We all have a rhythm, we all have a beat that drives us, inspires us or leads us into a more fun, harmonious or playful state of mind. Feeling “in sync” with our surroundings gives us a more relaxed approach to life, and the ability to get into that groove is a function of rhythm and drumming. Yet, few people look at a drummer and think, “wow, she’s so chill!” It is a lot more common to think of drummers as spazzy, or even (sadly) less intelligent than other instrumentalists because of the old stereotypes and… well, playing drums is a workout.
But, even as our bodies produce the beat and we keep time flowin’, drummers know how much brain power it takes to keep a steady, interesting rhythm. We don’t need science to vindicate our love of rhythm. We just know we rock, and we rock hard, even when tapping our fingers on a desk, waiting for our next change to drum.
Considering the coordination, timing and understanding of music that is required to drum, it is no wonder there’s been such a huge focus on the mind of a drummer, and what rhythm does, in turn, for the mind. Recent articles have established that a personable to play rhythm, or polyrhythms, has a better understanding of how tocreatively solve problems. The process of learning polyrhythms requires understanding the basics of rhythm, seeing the similar patterns in the beats, and then rebuilding and rebranding those basics into something that is seen, felt and heard on a more complex level. This ability to strip aside extraneous stimulus, process it and regenerate it into something new works for not only rhythm and music, but, it can also be the basis for innovation and creativity in any other area of life.
Group innovation and problem solving can also be connected to rhythm. A neuroscientistat Carnegie Mellon University contends that the brain works with rhythm much in the same manner as a group of people work together with rhythm. His study points to the brain having natural rhythms that are stimulated based upon the various tasks a person is doing. Once an area of the brain is stimulated, the actions needed to complete a task (walking, talking, singing in the shower, understanding physics) are provided by cells that begin to work together: just like when a group of people are asked to play a community rhythm in a drum circle. The people sync the rhythm much like the mind syncs its rhythm, in order to complete the job.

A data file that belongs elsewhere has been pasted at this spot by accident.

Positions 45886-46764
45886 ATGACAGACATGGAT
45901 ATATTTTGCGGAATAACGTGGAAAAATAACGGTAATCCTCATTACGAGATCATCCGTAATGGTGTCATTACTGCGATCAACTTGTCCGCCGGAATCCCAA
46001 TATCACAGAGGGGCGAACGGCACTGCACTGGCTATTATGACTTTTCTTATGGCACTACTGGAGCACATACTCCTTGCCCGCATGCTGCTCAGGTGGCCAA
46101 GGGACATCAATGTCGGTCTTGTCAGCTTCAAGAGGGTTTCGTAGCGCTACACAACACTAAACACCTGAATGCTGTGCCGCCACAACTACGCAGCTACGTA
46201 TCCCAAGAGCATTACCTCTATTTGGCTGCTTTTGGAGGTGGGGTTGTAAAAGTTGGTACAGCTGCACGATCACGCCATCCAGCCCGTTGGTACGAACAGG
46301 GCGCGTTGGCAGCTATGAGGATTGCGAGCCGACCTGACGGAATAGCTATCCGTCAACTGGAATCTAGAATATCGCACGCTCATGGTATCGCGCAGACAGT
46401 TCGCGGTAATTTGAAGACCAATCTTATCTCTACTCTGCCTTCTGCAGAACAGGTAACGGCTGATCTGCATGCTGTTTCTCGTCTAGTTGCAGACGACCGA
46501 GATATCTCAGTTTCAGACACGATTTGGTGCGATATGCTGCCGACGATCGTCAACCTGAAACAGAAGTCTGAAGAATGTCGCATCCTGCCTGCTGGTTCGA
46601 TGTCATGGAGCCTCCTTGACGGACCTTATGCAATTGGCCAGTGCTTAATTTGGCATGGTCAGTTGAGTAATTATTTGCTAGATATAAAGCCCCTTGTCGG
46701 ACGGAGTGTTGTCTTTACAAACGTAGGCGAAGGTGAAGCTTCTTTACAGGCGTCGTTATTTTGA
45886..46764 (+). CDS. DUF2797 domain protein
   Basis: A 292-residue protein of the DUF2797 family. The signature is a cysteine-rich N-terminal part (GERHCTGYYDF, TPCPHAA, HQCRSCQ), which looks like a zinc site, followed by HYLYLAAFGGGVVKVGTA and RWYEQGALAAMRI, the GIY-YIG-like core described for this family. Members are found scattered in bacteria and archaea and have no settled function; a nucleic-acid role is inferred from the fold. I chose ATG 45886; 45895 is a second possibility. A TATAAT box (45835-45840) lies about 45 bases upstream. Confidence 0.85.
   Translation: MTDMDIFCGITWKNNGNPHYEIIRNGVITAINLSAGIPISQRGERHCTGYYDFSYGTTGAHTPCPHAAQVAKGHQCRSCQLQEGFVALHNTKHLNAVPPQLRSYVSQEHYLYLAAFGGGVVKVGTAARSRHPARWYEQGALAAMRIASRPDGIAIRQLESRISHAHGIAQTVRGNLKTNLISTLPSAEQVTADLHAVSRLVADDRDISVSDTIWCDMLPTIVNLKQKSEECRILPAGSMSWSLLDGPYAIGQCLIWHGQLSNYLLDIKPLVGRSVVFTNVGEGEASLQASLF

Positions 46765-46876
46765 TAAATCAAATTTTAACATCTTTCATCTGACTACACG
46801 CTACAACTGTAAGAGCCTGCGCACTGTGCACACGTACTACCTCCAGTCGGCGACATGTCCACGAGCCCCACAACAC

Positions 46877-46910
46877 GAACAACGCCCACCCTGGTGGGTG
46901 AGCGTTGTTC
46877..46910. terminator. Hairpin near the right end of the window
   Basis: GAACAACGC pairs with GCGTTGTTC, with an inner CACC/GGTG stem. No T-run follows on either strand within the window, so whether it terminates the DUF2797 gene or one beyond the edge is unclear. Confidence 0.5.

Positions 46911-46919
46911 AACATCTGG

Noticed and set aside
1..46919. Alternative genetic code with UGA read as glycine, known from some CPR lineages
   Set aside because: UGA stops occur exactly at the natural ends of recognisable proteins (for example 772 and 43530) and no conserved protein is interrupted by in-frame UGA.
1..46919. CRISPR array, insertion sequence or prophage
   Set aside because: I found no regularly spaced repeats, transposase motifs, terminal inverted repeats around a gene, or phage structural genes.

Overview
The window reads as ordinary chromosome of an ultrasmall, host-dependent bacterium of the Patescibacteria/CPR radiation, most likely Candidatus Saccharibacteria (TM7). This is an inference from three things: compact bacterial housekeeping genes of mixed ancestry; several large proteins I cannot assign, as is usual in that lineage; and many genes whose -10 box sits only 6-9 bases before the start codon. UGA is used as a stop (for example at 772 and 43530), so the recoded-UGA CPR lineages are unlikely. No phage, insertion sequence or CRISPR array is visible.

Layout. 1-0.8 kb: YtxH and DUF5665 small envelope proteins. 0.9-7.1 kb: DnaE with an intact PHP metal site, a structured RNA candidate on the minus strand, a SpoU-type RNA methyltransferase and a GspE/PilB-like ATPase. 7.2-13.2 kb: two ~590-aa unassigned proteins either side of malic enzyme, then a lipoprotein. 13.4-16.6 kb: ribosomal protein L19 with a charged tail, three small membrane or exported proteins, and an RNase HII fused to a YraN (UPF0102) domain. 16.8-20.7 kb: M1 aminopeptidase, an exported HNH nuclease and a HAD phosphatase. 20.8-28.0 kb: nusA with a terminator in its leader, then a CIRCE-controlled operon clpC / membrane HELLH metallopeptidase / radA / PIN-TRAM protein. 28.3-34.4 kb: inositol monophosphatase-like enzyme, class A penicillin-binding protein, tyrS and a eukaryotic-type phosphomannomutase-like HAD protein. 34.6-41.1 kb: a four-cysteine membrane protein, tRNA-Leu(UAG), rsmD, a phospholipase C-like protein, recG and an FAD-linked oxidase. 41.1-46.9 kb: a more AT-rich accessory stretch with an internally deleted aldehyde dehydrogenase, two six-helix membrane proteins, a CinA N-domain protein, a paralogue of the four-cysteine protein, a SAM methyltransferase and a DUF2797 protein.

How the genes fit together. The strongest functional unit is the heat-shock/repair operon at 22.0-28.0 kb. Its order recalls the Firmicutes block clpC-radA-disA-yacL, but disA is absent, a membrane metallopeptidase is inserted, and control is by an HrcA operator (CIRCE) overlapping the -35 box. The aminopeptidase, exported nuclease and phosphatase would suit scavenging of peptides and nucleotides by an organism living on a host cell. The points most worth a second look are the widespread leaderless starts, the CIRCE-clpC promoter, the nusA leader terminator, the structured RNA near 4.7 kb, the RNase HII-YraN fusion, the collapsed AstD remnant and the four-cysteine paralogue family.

And, finally, research has said for years that drummersare smarter than everyone else. Through basic intelligence testing of drummers who are able to hold a steady beat, and analysis of the drummers’ brains, the result was that drummers scored higher on tests and had more “white matter” in the brain that is linked to higher levels of intelligence. Problem solving proficiency was also noted and connected to a person’s ability to play a rhythm in time.
Drummers get the short end of the stick (pun intended) over and over again, yet, the ability to maintain a beat can be difficult for anyone (yet, we’re not saying everyone isn’t intelligent). Drumming involves multiple levels of rhythm and musicality, and, drums have been around much longer than guitars, pianos, brass and woodwind instruments. Maybe it is the simple nature of drumming and rhythm that initially brings the conclusion about lower intelligence and drummers, or, the stereotype of the silent person at the back of the stage. Perhaps drummers are the musical introverts, gaining energy from the internal, and misunderstood by the rest of the extraverted world. Despite the stereotypes, the misinformation about what drumming truly is, and misconceptions of drummers, just check out what a drummer actually is doing while playing your favorite beat. You’ll be surprised at just how smart we really are.